“Heather” was at her desk, reviewing accounts receivable reports. She grimaced as she saw the unpaid invoices from HiSpeed Technologies, Inc. She had done great work for them, and they continually praised her efforts – but what started out as a rough cash flow patch for them was turning into one excuse after another. Just as she wondered how she would ever collect the debt, there was a knock at the door. It was a process server, handing her some official-looking court documents. Her heart dropped into her stomach as she saw the names on the papers. Hi-Speed was suing her! Frantic, she wondered, “How can I make this frivolous lawsuit go away quickly”?
Caveat. The author is an attorney in the state of Kentucky. The information contained herein may differ from jurisdiction to jurisdiction. By providing this information, the author does not intend to create an attorney-client relationship with the reader. The following is not legal or financial advice. If you have legal questions about any of the material presented below, please contact an attorney in your jurisdiction.
1) Create some basic business cards and flyers to hand out to attorneys. Do a search for local attorneys within 20 miles of your location. Create a basic letter introducing yourself and listing your services. Let the attorneys know you are available to serve within 50 miles (or whatever you’re comfortable with) from their office to serve.
Well, Let’s take a look at what happens when you get sued. Your creditor will file the suit with the local court. You will then, one day, arrive home and the smiling face of the local sheriff or some other “process server business” will greet you with a piece of paper, notifying you of the suit, in their hand. No, the world does not end at that point – although, at the moment, you may be wishing that it did.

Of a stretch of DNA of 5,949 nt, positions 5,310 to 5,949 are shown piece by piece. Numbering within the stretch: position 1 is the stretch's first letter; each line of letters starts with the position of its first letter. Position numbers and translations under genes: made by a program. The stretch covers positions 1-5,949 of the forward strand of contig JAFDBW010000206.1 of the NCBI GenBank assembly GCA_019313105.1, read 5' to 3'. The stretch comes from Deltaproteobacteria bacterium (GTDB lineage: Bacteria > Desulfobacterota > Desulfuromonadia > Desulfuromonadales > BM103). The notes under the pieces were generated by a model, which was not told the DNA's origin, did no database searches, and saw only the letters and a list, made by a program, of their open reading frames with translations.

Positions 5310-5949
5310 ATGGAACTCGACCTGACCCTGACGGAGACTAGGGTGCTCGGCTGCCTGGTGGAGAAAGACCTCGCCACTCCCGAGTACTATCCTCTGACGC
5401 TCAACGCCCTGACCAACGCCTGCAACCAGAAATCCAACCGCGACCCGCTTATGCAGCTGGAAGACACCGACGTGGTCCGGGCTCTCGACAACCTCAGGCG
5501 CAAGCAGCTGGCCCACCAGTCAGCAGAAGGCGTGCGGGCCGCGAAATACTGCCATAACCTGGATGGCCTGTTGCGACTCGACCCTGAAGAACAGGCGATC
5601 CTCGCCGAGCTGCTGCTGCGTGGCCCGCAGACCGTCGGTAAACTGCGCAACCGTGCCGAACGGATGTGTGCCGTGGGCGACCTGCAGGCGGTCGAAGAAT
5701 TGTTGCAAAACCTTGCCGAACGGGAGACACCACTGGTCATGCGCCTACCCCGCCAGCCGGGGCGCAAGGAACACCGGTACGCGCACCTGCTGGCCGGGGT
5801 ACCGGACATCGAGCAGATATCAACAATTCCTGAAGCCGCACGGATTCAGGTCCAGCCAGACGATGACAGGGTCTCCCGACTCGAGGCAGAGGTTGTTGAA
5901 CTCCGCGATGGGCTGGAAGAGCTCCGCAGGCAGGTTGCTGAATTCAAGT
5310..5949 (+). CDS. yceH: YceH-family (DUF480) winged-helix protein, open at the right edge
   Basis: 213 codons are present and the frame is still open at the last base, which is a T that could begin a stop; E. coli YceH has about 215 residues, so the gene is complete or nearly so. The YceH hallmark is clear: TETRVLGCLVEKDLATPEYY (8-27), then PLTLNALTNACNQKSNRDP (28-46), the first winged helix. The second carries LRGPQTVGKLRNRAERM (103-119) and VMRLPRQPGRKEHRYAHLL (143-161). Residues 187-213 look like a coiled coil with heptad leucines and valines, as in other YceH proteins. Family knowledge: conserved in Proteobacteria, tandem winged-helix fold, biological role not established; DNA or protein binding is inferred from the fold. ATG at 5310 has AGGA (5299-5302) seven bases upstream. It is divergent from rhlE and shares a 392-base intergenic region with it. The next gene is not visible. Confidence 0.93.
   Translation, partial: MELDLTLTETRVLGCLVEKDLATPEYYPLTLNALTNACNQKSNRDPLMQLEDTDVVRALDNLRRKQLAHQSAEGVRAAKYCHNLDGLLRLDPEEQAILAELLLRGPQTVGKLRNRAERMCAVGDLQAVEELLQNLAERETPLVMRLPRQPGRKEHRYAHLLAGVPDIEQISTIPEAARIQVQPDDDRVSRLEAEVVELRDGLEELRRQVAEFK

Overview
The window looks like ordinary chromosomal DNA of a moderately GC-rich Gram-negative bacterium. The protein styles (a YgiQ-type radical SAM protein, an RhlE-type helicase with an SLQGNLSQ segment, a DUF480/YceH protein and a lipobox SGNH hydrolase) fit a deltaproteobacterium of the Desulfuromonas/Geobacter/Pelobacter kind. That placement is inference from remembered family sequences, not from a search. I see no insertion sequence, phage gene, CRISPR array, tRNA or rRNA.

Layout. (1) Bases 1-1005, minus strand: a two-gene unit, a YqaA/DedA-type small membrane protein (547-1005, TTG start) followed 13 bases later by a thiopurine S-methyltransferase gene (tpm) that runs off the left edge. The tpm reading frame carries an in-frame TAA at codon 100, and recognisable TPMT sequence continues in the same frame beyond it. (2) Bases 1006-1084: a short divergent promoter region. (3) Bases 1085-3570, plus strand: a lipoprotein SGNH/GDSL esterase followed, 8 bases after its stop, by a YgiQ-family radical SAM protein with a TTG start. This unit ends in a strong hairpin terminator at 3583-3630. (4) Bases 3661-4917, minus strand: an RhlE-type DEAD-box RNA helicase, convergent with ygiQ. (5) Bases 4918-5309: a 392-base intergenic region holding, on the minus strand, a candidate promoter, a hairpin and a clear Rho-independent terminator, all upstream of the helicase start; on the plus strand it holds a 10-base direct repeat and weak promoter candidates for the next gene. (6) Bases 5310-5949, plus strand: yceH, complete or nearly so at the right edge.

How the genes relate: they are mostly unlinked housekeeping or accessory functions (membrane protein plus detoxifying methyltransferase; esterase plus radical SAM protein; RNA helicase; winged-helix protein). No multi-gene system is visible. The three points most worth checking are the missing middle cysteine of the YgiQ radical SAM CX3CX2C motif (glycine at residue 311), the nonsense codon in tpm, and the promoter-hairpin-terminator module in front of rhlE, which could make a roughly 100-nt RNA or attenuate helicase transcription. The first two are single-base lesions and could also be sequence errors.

If you get a notice of this in the mail, visit your court and ask them how to proceed. In general you must file an opposition to their claim. If the debtor does not have a valid reason, their attempt will not work.
“If we win the lawsuit, I can get the debtor to pay your fees back, right?” That question always comes up from the creditors. As I stated in the previous chapter, recovery of attorneys fees is not normally awarded to the creditor, even if he prevails in his lawsuit. If your debtor hasn’t expressly agreed, in writing, to pay your attorney’s fee, you will have to pay that yourself. An attorney’s fee might be a quarter to a third of the value of the account, give or take. That could be a pretty sizeable chunk.
However, it is very possible to defend yourself (called being a Pro Se litigant) in this type of lawsuit. Many people I’ve corresponded with have successfully “Answered” their lawsuit and had their cases dropped. If you are proactive and fight these collectors head on, they often buckle and move on to the next “default” prospect.